05 Jun 2010

Thoughts on Dr. Seuss

Children's Literature 8 Comments

* Although in many respects The Cat in the Hat is his classic work, I can’t help but feel that he spent too much time on plot development and not enough on the internal cadence. It was no One fish two fish red fish blue fish, that’s for sure.

* Speaking of the Cat (the one in the hat, in case you were unclear), how do we feel about him? Was he really reckless in the beginning–dropping the fish in the pot, and sinking the ship into the cake, etc.–only because he knew his special car would clean everything up? Or did those kids just get lucky? Let me put it this way: Would you let the Cat in the Hat do your taxes? On the one hand, you don’t want to be that guy in the story, who can only think about the downside to having Thing One and Thing Two running around the house. But on the other hand, it’s a Cat. In a Hat. And oh dear something is wrong with that.

* Does Seuss have an MD or a PhD? I can’t decide which I would prefer.

* It’s not so much that I care why the hand in Marvin K. Mooney Will You Please Go Now! is normal-sized on the first page, and ginormous on the second-last page. What I would like to know, is whether Dr. Seuss could give me a reason. If I asked him, would he say, “Oh, it’s because Marvin’s vision was being influenced by the hostility, and so he perceived the hand as ginormous when there was anger, but once Marvin decided to leave–choosing to walk, even though he had been offered numerous interesting options throughout the book–there was no more conflict, and so he perceived the hand as normal-sized once again.” OR would Dr. Seuss say, “What the heck are you talking about? Lemme see that. Hmm, I guess you’re right, I drew the hand way too big in that frame.” ?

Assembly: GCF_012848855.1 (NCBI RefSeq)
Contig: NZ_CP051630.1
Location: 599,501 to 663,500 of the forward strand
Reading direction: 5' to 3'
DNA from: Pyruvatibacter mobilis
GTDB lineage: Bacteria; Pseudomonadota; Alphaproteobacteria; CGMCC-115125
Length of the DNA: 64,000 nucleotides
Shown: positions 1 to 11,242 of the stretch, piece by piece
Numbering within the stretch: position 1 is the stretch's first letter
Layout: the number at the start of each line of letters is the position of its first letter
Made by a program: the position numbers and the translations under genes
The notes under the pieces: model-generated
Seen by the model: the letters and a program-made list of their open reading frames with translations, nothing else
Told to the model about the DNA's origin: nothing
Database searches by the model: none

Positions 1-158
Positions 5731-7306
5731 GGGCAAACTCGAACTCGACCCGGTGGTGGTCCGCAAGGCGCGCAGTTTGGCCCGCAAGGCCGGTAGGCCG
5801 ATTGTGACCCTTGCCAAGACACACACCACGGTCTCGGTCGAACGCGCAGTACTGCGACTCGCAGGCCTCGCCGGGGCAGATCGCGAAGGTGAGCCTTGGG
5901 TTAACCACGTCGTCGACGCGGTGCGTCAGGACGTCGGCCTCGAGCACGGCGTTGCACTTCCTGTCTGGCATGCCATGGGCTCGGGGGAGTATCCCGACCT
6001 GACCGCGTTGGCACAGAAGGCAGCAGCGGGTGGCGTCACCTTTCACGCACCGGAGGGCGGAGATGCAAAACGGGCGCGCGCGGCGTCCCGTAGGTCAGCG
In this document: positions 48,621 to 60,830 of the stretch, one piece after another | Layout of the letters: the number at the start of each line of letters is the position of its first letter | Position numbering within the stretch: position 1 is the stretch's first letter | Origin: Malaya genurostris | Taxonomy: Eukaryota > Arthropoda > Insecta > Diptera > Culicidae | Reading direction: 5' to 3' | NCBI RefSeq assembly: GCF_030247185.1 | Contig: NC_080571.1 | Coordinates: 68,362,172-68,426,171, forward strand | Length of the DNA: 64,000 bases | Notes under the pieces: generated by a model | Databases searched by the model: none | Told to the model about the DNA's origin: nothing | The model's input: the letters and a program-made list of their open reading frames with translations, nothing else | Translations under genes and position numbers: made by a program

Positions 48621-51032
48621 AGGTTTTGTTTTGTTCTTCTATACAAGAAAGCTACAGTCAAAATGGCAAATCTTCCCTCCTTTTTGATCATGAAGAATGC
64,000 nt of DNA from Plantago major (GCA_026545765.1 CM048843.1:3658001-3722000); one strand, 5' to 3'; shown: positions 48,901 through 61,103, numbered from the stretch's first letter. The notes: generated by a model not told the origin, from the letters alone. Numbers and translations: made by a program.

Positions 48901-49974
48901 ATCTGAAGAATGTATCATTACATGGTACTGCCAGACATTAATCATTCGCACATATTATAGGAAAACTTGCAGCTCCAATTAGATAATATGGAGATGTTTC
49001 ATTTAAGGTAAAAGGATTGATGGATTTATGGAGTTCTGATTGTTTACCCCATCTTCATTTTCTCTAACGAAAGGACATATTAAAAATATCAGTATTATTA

I would be crushed if it were the latter.

8 Responses to “Thoughts on Dr. Seuss”

  1. Ash Navabi says:

    I once heard that Seuss was supposed to rhyme with ‘rejoice’. This is the closest I have for proof


  2. Bob Murphy's Love Child says:


    Can I get a hit of that stuff?

  3. Lucas M. Engelhardt says:

    That’s a good question… Perhaps The Cat in the Hat is a story about moral hazard… I may have to get a copy so I can read it to my Principles students.

  4. Andrea says:

    You just turned me Inside, Outside, Upside Down.

  5. Andrew Smith says:

    This is a perfect example of why you are cooler than Krugman. If he analyzed Dr. Seuss, he would have been criticizing the market for producing green eggs and ham and calling for the mayor of Whoville to set up a food inspection bureau.

  6. Daniel Hewitt says:

    They are all fun books to read except for one. Ever been through the torture of reading Fox In Socks?

  7. Mark Addleman says:

    Tangentially, I’ve thought that Yertle the Turtle is an great libertarian work

  8. bestquest says:

    Thidwick the Big-Hearted Moose is all about the welfare state, I think. In the end, the socioeconomic parasites who victimize the productive Thidwick end up dead and the children to whom the book is read end up cheering.